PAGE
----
Summary:

Introduction:

  • The article discusses the inclusion of heatwaves as notified disasters under the Disaster Management Act (DM Act) of 2005.

  • Currently, heatwaves are not officially notified as disasters, requiring states to use their funds for management and relief.

Notified Disasters:

  • The DM Act was enacted post the 1999 Odisha super cyclone and the 2004 Indian Ocean tsunami.

  • Defines disasters as events causing substantial loss of life, destruction of property, or environmental damage, reducing community coping capacity.

  • Notified disasters allow states to draw from two funds: National Disaster Response Fund (NDRF) and State Disaster Response Fund (SDRF).

Current Status and Fund Utilization:

  • States can use the SDRF for 12 notified disasters (cyclone, drought, earthquake, fire, flood, tsunami, hailstorm, landslide, avalanche, cloudburst, pest attack, frost/cold waves).

  • Heatwaves are not a notified disaster, leading states to use their own resources.

  • Demand for notifying heatwaves as disasters due to their increased frequency and severity.

Statistics and Financial Allocations (FY 2023-24):

  • Allocations for SDRF and NDRF for various states, showing disparities in fund distribution.

  • Example allocations include Andhra Pradesh (SDRF: 1,312.52 crores, NDRF: 493.6 crores), Bihar (SDRF: 1,664.68 crores, NDRF: 861.4 crores), and Maharashtra (SDRF: 3,788.8 crores, NDRF: 1,820 crores).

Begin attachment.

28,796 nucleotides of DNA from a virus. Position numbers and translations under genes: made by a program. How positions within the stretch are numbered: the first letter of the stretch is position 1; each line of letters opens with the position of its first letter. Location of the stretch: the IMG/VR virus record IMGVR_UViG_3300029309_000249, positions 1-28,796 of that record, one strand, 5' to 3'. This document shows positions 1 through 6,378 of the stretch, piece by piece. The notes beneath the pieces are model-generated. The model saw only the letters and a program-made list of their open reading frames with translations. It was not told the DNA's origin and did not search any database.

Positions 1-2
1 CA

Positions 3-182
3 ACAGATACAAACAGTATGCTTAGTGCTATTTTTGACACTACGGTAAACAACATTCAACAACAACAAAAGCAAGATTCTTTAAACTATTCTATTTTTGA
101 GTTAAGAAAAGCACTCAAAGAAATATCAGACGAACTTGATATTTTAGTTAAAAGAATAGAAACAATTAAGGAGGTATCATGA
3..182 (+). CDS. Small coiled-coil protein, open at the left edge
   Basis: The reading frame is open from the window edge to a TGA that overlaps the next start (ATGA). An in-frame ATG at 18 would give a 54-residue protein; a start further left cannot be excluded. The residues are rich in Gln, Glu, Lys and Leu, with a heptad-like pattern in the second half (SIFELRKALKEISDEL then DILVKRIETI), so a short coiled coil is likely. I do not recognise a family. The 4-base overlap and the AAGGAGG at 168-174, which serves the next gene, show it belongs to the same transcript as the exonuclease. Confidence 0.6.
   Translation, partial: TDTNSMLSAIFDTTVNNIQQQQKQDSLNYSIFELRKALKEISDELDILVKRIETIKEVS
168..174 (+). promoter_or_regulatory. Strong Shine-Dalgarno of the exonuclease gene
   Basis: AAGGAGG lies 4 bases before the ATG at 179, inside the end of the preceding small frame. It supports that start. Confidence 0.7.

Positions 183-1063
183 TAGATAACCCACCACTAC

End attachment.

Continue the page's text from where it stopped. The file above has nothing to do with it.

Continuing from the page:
Impact and Challenges of Heatwaves:

  • Increased frequency of heatwaves, exacerbating risks for vulnerable populations.

  • Heatwaves cause health issues like heat stroke and affect outdoor workers.

  • States like Andhra Pradesh, Odisha, and Kerala have added heatwaves to their SDRF list despite not being a nationally notified disaster.

Issues and Recommendations:

  • States' demand for heatwaves to be officially recognized to access NDRF.

  • Finance Commission (FC) recommendations currently do not support this.

  • The need for a clear provision under the DM Act for compensating victims and managing heatwave impacts.

Government Response and Future Prospects:

  • Increased heat-related deaths and the need for preventive measures.

  • Allocation discrepancies and practical difficulties in fund utilization.